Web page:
Sedentary behavior linked to diabetes

Further research may determine whether changing sedentary behavior will reduce long-term outcomes.

A new study supports a link between sedentary behavior (i.e., a desk job) and metabolic disease. 

In an analysis of data collected in a population-based, longitudinal cohort study of middle-aged adults, published recently in Diabetes Care online, sedentary behavior and moderate-to-vigorous physical activity were assessed via an objective accelerometer, “which is a strength because self-report of sedentary behavior usually has quite a bit of error,” according to the study author, Bethany Barone Gibbs.

Gibbs“However, an accelerometer is not able to capture position-seated vs. standing-so the way we measured sedentary behavior does not distinguish between stillness when sitting or standing,” explains Gibbs, a researcher in health and physical activity at the University of Pittsburgh.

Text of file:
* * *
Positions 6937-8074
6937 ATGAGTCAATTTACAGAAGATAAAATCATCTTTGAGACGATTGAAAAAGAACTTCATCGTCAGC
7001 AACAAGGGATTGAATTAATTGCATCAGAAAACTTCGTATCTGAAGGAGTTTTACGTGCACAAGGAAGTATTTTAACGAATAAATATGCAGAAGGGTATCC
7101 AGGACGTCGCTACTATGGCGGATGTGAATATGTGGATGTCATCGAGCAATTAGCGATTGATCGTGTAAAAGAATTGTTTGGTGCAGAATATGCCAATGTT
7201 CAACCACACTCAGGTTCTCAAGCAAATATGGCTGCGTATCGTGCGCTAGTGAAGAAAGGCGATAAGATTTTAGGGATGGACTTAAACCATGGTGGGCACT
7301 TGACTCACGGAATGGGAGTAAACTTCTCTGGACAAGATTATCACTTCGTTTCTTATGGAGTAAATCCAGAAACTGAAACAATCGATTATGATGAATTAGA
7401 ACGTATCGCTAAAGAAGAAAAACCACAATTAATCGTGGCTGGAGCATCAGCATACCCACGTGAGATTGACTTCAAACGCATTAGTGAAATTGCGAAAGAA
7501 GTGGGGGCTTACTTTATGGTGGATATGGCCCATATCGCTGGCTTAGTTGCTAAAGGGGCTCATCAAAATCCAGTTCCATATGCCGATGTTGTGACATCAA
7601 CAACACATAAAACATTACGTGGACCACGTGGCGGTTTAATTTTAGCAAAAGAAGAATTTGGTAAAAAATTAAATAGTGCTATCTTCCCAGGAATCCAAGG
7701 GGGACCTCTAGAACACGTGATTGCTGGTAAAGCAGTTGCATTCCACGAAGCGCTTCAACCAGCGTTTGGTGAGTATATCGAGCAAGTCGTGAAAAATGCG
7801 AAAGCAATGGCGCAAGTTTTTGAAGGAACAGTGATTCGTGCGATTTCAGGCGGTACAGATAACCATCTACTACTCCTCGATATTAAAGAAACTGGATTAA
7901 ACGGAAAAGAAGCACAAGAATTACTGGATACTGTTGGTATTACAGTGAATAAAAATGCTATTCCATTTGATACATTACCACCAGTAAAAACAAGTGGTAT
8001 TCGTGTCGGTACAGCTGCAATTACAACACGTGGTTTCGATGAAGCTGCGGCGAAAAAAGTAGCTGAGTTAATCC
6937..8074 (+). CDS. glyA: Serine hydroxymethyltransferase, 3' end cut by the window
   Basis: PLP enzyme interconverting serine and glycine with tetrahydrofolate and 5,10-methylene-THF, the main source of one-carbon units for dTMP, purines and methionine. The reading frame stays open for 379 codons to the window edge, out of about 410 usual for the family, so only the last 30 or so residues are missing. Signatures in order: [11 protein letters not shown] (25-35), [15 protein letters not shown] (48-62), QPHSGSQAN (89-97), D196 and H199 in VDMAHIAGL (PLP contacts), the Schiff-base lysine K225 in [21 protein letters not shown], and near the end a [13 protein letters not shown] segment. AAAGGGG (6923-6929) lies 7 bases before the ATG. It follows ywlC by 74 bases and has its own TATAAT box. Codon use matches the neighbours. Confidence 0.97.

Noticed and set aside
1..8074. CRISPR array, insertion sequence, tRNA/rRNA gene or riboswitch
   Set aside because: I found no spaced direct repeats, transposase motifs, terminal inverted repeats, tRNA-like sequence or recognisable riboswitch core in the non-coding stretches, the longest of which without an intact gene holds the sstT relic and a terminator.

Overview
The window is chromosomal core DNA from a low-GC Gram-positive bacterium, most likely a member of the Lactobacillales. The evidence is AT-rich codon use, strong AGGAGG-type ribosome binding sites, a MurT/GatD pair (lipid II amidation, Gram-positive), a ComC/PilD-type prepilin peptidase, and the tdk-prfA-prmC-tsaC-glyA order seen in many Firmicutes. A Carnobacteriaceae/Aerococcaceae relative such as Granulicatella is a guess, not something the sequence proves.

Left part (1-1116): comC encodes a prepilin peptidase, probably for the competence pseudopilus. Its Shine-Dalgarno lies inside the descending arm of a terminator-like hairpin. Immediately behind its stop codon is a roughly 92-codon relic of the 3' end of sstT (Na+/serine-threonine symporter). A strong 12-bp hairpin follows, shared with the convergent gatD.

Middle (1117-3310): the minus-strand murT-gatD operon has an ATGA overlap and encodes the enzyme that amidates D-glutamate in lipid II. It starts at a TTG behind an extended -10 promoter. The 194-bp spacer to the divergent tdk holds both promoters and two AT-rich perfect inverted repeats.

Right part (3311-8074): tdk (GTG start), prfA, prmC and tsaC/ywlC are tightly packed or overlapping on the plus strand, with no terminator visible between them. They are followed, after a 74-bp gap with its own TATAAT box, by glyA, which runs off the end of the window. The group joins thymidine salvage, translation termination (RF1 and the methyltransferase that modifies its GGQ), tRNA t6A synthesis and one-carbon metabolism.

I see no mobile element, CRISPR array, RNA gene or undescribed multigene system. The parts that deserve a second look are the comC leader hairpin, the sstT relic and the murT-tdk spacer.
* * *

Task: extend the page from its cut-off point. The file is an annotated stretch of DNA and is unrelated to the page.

“Our outcomes, metabolic parameters like fasting glucose, HbA1C, and insulin, as well as measures of diabetes and pre-diabetes, were also measured in the clinic at baseline and five years later, which is another strength,” she says. “The cohort study also measured many important confounders which we were able to control for, which is another strength.”

Even after controlling for participation in moderate-to-vigorous physical activity, the most sedentary people were more likely to have diabetes, impaired glucose tolerance, and lower insulin sensitivity, according to the study. 

However, the most sedentary people at baseline were not more likely to develop diabetes or metabolic impairment over the next five years, according to Barone Gibbs. 

“However, it is less clear whether changing sedentary behavior will reduce long-term outcomes-we need longer studies and research evaluating interventions to inform that,” she says.

“People who are more sedentary have more metabolic disease. However, research demonstrating that changing sedentary behavior can improve metabolic health long-term is lacking and is a priority for scientists studying sedentary behavior. In the meantime, sedentary behavior is ubiquitous and finding ways to reduce sedentary behavior on the population level could improve health.”